MAOI efficacy

A few years after the introduction of MAOIs, when TCAs became available as well, medical literature began to emerge about the differential indications for these 2 classes of antidepressant medication. TCAs were found to be most effective in severe depression, especially with melancholic features. MAOIs, on the other hand, were more effective in less severe, chronic depression with prominent anxiety, without melancholic features, and often in the presence of reversed vegetative symptoms.35,36 It was noted early on that although TCAs worked in a larger percentage of depressed patients, the degree of improvement was markedly more dramatic in those for whom MAOIs were effective.37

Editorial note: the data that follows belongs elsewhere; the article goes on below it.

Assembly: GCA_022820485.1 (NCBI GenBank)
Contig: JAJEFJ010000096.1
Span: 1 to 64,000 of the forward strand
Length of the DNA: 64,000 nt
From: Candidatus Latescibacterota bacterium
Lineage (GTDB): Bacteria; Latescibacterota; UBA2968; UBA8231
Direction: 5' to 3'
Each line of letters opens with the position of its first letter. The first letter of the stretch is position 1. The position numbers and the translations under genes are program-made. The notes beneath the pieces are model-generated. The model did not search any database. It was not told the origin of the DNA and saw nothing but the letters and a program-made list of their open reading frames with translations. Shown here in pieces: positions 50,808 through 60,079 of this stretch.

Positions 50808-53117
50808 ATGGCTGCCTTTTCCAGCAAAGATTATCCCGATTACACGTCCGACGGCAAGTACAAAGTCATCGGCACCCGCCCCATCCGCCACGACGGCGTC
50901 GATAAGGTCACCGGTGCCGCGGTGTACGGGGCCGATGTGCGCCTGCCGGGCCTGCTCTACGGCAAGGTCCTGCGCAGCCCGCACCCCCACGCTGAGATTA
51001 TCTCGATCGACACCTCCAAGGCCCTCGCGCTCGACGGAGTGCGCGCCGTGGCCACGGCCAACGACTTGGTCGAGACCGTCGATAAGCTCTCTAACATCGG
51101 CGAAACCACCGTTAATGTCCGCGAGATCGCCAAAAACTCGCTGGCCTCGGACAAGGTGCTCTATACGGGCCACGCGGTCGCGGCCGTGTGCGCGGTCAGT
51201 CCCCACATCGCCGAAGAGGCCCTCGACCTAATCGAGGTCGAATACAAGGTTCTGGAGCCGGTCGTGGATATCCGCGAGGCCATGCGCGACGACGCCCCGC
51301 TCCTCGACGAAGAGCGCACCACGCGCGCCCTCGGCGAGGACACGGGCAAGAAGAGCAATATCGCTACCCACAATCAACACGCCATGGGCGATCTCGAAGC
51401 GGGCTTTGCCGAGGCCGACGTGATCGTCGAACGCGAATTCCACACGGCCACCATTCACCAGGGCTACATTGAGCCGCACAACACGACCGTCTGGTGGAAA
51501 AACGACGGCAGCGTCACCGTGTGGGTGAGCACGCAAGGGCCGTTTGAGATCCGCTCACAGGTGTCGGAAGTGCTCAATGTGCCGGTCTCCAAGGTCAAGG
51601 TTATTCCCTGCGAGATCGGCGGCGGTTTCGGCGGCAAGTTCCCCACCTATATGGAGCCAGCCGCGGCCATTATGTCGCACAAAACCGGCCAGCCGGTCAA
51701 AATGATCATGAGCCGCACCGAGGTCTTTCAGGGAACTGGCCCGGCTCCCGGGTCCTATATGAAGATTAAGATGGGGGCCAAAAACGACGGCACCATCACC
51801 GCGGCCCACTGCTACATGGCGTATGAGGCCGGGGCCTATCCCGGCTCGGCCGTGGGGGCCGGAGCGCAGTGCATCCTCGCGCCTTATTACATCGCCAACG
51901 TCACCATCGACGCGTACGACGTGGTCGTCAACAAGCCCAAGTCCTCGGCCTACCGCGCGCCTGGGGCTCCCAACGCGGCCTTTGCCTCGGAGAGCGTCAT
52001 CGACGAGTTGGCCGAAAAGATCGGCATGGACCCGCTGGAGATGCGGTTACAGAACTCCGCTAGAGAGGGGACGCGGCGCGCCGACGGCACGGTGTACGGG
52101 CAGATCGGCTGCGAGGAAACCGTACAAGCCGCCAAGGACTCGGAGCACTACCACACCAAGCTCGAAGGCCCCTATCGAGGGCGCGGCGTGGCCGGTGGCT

In the early 1960s it was realized that MAOIs had a rare but potentially severe hypertensive interaction with foods with high tyramine content (mainly aged or spoiled high protein foods, aged cheeses being the first identified). This had been the cause of a number of cerebrovascular accidents before the interaction was identified. The reason for this interaction is that the human GI system contains monoamine oxidase that metabolizes dietary tyramine before it reaches the circulatory system. Tyramine is a naturally occurring pressor amine that arises from bacterial fermentation of the amino acid tyrosine found in edible proteins. Use of an MAOI will deactivate the gut monoamine oxidase, increasing systemic absorption of tyramine and resulting in an increased pressor response. Once it was established that dietary restriction of tyramine intake made these medications safe to use, they returned to limited use, but their popularity was never restored.